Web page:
[Note 11] The city claims that the judge manifested his bias by unfairly criticizing the city's attorneys who were from New York. This argument is without merit. Each comment cited by the city can be read simply as a reminder to counsel to rely on Massachusetts case law.
[Note 12] In a colloquy pertaining to the jury taking a view of City Hall, the judge and counsel for both sides discussed the parameters of the tour.
THE COURT: "I assume that we're going to look at the things that are of some relevance to the trial. The mayor's office isn't involved here. I know everybody would like to see the mayor's office -- it's always vacant, anyway . . . ."
THE CITY: "I have to give notice to [City Hall] that there will be a jury coming through."
THE COURT: "No; you don't, really."
THE CITY: "Well, my client would like to know, so they can provide somebody as a tour guide --"
THE COURT: "You don't have to give notice. I've been through City Hall before, and the only problem was people standing around in the corridors, smoking cigarettes" (emphasis supplied).
[Note 13] THE CITY: "Based on your review of the plans and the drawings, Mr. Hagan, what portion of the carpentry item . . . [w]hat amount relates to asbestos?"
THE COURT: "He may answer, for whatever it's worth."
HAGAN: "It would be my best judgment --"
THE COURT: "You haven't tried to figure it out. We are just working off the top of our head now, are we?"
THE COURT: "I will sustain the objection on that basis."
The witness went on to give a "good-faith estimate" as to what portion of the evidence presented related to asbestos removal, and acknowledged that it was "off the top of his head." The judge repeated the phrase some eleven times during the course of Hagan's testimony, which took the better part of six days.
[Note 14] The city was attempting to elicit the percentage of the cost of demolition work that related to asbestos removal and that which did not.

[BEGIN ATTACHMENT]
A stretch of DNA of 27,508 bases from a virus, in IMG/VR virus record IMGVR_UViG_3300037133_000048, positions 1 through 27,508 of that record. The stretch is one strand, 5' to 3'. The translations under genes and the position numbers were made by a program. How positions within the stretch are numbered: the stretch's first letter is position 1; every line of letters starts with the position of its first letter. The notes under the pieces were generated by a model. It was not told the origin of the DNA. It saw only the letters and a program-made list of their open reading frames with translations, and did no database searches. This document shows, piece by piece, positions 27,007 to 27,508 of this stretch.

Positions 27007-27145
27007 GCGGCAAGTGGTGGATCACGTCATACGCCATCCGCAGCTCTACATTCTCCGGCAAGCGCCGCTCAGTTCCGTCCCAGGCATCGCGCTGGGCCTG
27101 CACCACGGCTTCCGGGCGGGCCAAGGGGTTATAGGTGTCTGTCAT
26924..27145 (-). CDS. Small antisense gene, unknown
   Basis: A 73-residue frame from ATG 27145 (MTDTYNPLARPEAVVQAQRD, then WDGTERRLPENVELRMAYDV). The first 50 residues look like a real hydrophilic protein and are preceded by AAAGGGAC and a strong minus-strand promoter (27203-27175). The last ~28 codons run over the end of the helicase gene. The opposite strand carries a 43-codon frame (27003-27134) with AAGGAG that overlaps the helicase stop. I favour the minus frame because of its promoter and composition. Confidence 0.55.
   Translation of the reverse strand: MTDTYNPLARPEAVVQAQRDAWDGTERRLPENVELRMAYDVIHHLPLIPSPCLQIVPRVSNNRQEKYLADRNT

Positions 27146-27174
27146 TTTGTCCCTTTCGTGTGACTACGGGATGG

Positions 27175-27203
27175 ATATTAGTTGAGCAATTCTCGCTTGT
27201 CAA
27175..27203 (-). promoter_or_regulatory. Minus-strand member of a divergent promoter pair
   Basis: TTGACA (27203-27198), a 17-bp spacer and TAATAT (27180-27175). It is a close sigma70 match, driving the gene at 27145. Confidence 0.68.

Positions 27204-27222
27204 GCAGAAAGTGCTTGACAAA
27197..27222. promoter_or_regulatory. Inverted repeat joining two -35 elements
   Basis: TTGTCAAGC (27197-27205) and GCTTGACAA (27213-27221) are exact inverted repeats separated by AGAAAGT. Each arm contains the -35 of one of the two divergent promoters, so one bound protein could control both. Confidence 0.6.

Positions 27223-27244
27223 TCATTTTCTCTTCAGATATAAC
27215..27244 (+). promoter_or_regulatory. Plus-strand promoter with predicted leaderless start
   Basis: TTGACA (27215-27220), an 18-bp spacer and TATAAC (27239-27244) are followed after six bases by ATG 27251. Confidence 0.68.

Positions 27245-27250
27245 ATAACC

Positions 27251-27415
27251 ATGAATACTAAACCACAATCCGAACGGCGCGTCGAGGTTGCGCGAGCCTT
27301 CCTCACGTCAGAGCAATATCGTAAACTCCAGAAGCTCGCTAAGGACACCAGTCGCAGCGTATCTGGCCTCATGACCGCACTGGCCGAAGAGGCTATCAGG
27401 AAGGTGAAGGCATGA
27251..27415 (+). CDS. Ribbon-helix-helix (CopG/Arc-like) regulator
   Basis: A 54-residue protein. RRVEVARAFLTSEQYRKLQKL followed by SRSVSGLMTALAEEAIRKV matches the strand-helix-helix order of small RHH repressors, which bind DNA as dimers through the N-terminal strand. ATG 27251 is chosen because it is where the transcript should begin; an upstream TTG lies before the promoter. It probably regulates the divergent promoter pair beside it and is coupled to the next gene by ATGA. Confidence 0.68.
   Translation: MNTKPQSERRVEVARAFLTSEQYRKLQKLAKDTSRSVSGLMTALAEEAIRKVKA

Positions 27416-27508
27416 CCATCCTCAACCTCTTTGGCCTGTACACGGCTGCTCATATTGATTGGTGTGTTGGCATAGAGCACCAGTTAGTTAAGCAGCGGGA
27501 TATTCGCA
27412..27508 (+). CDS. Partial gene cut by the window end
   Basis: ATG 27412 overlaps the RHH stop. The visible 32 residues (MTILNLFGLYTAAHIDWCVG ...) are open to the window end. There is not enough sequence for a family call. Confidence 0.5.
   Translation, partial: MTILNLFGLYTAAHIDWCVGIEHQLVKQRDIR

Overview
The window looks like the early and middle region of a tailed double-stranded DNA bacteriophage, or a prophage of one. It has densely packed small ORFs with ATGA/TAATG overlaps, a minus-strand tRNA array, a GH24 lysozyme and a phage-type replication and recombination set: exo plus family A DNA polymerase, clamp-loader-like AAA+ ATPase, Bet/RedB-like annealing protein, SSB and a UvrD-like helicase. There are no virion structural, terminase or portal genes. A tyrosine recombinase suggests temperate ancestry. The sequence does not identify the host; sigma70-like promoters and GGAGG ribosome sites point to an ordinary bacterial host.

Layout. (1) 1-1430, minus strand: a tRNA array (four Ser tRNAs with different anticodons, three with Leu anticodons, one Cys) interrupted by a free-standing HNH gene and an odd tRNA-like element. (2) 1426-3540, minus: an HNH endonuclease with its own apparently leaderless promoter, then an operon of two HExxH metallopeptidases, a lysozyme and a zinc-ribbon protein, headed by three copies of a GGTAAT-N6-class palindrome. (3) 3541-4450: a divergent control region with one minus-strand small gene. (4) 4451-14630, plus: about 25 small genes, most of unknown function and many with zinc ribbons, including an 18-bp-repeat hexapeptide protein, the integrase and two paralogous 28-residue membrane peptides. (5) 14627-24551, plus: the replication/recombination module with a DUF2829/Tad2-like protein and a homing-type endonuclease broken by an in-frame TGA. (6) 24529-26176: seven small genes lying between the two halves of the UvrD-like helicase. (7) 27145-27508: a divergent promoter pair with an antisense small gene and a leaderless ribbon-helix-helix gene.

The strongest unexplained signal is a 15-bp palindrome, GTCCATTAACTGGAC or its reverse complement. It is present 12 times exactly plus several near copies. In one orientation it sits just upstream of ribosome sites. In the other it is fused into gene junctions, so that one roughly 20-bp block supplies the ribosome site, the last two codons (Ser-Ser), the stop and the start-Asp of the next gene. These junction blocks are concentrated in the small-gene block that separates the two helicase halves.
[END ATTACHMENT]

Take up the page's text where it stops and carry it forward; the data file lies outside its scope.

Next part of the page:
WITNESS: "In percentage, . . . I would say that they were about equal. It was approximately cost."
THE COURT: "When did you arrive at that conclusion?"
WITNESS: "Last night."
THE COURT: "Okay. I am going to suspend with this witness. We are running into the same problem we ran into with another witness. The jury is entitled to hear the testimony but I want the testimony to be figured out . . . , not the way he is testifying now. You may step down, but be prepared to come back again, all right? I expect you will instruct him what he is going to do."
[Note 15] After a break in Lindsey's testimony, the judge stated, "Have in mind that he [Lindsey] graduated from school in 1979." After testimony regarding absorption coefficients, during which the witness made reference to modern technology, the judge stated:
"Before we go any further, what we know today and what things are today, that's not relevant. . . . We're talking about things that . . . happened when this man was seven or eight years old. Now, he is supposed to be able to tell us about what happened in the early `60's when this building was designed."